The French software firm behind the once-popular Linux distribution Mandriva has shut its doors.
A noticed posted by the company states that it is under liquidation after having been in operation for 16 years.
The company, which is listed as having between 10 and 19 employees, pulled in €553,600 in 2013 - apparently not enough to keep the operation afloat.
In the mid-2000s Mandriva Linux was one of the top 10 Linux distributions, but today it hovers around 80th position, behind OpenMandriva and Mageia, a fork of Mandriva created following a partnership between Mandriva and Russia's ROSA Software.
According to a profile by Techradar, in 2010 Mandriva took on Russian investors and announced it would continue developing server products for Europe while shifting its desktop distribution development to BRIC countries.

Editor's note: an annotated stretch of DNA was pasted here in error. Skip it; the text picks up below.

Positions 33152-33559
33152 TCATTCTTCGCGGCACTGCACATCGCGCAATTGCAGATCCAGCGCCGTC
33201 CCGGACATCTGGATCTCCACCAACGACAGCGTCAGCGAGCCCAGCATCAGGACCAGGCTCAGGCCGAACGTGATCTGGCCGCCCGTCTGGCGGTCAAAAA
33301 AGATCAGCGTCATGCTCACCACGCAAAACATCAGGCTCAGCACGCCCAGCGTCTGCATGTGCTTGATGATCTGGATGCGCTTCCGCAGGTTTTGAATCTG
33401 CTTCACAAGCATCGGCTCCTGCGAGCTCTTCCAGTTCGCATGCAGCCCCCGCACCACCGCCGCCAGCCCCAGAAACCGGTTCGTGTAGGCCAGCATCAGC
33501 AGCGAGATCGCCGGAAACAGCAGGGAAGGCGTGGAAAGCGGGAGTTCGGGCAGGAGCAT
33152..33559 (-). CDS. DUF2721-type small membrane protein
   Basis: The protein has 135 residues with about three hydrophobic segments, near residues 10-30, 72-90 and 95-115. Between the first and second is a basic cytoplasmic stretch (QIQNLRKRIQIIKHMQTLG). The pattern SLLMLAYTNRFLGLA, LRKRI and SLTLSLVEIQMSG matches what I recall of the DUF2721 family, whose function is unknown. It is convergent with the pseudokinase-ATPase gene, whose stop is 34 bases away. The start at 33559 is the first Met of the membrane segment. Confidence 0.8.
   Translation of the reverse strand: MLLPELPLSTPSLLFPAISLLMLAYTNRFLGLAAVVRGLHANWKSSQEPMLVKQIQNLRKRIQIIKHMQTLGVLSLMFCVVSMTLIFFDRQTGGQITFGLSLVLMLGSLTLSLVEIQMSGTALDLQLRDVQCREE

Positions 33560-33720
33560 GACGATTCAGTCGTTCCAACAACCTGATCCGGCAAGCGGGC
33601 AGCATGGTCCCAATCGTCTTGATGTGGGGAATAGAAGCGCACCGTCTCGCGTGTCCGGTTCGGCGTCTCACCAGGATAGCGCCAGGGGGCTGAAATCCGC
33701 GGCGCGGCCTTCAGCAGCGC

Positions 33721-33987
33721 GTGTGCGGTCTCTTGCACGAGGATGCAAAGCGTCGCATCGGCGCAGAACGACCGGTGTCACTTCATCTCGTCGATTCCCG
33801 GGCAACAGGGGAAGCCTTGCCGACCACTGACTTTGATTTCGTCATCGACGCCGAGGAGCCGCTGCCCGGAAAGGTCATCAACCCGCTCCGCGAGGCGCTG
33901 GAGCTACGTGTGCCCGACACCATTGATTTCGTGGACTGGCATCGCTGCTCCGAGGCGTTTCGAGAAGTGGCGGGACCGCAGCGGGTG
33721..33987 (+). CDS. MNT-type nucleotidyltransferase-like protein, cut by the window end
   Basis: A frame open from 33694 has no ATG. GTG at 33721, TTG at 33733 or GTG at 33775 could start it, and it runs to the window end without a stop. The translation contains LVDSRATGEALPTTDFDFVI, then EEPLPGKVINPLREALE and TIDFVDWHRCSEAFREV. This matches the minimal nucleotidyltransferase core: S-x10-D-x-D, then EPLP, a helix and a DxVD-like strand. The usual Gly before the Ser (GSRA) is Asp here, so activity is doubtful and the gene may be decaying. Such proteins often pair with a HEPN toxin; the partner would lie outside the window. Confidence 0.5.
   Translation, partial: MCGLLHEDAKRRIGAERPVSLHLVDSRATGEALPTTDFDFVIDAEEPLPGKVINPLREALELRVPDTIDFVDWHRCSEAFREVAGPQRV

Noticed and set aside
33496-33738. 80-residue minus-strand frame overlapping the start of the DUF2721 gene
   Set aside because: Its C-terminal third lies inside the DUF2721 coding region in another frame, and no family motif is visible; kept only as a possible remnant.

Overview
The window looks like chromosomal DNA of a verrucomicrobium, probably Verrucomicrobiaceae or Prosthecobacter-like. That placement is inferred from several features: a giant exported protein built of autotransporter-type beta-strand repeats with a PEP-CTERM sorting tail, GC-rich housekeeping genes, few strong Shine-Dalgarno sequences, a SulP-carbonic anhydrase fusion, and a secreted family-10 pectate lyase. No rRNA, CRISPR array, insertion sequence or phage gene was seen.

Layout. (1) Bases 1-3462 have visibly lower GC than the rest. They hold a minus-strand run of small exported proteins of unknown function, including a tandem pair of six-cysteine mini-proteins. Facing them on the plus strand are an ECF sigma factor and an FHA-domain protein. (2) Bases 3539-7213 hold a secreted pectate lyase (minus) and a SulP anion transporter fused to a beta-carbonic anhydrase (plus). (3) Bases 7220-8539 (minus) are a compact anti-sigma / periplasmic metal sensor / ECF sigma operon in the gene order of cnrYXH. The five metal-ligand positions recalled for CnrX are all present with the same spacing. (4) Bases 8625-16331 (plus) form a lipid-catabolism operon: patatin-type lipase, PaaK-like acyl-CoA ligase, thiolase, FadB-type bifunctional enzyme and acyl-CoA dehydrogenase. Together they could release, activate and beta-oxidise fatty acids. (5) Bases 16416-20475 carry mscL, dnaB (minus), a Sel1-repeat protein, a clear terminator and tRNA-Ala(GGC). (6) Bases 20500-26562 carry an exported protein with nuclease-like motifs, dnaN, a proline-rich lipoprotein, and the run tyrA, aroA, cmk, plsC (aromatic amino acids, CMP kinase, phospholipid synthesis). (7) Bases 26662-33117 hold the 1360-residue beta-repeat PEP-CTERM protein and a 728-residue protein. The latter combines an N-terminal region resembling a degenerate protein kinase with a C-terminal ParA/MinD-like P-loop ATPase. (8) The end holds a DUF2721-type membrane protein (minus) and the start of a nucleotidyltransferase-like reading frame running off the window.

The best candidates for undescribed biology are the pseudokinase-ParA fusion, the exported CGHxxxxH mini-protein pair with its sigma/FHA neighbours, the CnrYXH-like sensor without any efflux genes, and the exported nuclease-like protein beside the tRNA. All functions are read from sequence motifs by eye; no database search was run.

There were calls at the time for Mandriva to follow Red Hat's strategy of splitting itself into two, as Red Hat did with Enterprise Linux and Fedora.
The company famously got into a fight with Microsoft in Nigeria over whether Mandriva or Windows would be installed on about 10,000 Intel Classmate PCs.
A government contractor had originally ordered the PCs with Mandriva installed but later and without explanation requested Windows. There were claims at the time that Microsoft had offered hundreds of thousands of dollars to the contractor to promote Windows. Ultimately however, Mandriva was installed on the PCs.
The company had also won a deal in 2010 to supply schools in Brazil with low-cost laptops running its distribution, an agreement that could have seen the distro installed on as many as 1.5 million PCs. More recently it inked a deal with partners in Malaysia to support the OS there.
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